Spreading sweetness, smile for 50 years
By Ancie Wilfred and Lissy Maruthanakuzhy
Nagpur: Lakshmibhai Kotpalliwar is a familiar sight at the gate of St Francis School in Nagpur. The 75-year-old woman has been selling sweets from the same spot for the past 50 years, whether sun or rain, winter or summer.
Her admirers include thousands of children as well as visitors to the school managed by the Archdiocese of Nagpur, central India.
“When I started one priest told me that if I did not sell addictive items, nobody would ever chase me from here. In case it happens we can fight for our rights,” she recalled her beginning.
Her kiosk is on the edge of a footpath and she sits there, sometimes dangling her legs, or just squatting. A plastic sheet tied with a string to a pole protects her from the sun. While others move around heads covered to escape the scorching sun, the sari-clad woman sits with only God as her protection.
“When you work hard and have a clean heart, there is nothing to worry. God will take care of the rest,” she told Matters India with her characteristic smile that brightens her tanned and wrinkled face.
“As long as good words are on your lips, the world is with you,” Lakshmi added.
She came to the footpath after a few tragedies in life.
She lost her mother when she was just 3 and her grandparents brought her up. “They loved me a lot,” she said. Although unschooled, Lakshmi learned the intricacies of life as well as certain crafts that came handy.
Asked what made her so happy, the native of Secunderabad said: “I have a good and loving husband.”
She moved to Nagpur, after her marriage when she was just 13. She became a mother in a year. By the time she turned 25, the woman had seven children.
Her husband, Usanna, owned a shoe shop but he lost it because of some friends. This found relief in drinking.
To maintain the family she chose to sell sweets, stickers and other such small items to school children near the school gate. The husband took care of the home.
“Earlier there was a boarding and many students,” she recalled her first days at work. “The sisters who managed the boarding were also helpful to me. I could do it all because of my husband. He was very cooperating. He looked after the house while I was away,” she added.
Her flexible albeit bulky body does not hamper her movements. She come to the gate by 7 am before children begin to arrive and remains there until the last student leaves the around 2:30 pm. Then she packs everything into the sacks and wait for her grandson.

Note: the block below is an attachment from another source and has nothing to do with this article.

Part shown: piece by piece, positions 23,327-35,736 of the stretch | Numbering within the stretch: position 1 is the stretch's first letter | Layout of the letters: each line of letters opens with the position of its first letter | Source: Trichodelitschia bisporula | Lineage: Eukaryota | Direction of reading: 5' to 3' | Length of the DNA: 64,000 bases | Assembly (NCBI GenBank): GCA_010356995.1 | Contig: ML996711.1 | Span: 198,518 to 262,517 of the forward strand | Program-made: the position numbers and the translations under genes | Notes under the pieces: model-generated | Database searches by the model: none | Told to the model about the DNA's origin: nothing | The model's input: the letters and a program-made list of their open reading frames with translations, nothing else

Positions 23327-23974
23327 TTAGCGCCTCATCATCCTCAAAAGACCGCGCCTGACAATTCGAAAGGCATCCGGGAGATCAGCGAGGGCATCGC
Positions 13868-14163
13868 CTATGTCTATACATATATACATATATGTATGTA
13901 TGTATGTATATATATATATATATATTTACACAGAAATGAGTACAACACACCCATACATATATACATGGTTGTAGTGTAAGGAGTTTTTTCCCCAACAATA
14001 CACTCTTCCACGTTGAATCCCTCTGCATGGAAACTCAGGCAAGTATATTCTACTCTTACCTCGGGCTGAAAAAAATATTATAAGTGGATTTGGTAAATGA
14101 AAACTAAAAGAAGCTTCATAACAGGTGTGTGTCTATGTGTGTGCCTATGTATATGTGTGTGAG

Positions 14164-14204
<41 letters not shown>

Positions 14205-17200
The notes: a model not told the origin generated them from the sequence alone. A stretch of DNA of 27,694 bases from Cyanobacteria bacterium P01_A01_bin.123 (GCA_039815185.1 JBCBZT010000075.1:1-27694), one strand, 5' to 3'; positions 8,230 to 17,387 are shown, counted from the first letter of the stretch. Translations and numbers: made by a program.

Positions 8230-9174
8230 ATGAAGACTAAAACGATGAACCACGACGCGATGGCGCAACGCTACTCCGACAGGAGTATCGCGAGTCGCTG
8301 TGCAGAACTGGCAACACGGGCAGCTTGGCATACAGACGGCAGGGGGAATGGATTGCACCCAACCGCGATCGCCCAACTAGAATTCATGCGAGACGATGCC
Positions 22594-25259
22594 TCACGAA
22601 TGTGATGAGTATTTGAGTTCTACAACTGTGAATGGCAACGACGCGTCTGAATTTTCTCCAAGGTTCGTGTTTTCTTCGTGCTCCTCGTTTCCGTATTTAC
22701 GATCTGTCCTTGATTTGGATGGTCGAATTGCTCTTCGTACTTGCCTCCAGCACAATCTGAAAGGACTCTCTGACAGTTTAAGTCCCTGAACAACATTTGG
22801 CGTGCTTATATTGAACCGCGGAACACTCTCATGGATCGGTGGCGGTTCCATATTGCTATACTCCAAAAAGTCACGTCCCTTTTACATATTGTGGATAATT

She has stocked her shop with practically everything a student needs: various types of sweets, sour fruits, stickers, marbles. A stationery shop near her display guards her little shop when she moves out for some need. Such is the friendship she has established with her surroundings.
Her eldest grandson buys the items from the local wholesale markets. Some items are hung on strings near her while the rest are displayed on a plastic sheet on the footpath.
Lakshmi says many students – old and present — are her friends.
The past half century has seen her seven children settling down in various strata of life. She is happy that they do not depend on her, not even the daughter who is abandoned by her husband.
Lakshmi want to work as long as she can. “Sitting at home, I waste my time; here I can do something,” she said while adding another tiny bead to the plastic thread for a cellphone cover.
She is industrious as well as resourceful. In her hands waste materials get transformed into usable items.
She said she had sold several cellphone covers. “I can also make lace for petticoats,” she claimed while displaying the lace she is working on. “My grandmother taught me this,” she said.
They couldn’t provide her with an education but they knew that she would need certain skills to be counted among those eligible for marriage. She still gets orders for crochet laces that can be used to beautify table covers or petticoats, for instance.
Lakshmi says she can smile mainly because she has a positive attitude to life and gratitude for God and society. She says she tries to do her best and believes that God is doing the rest for her.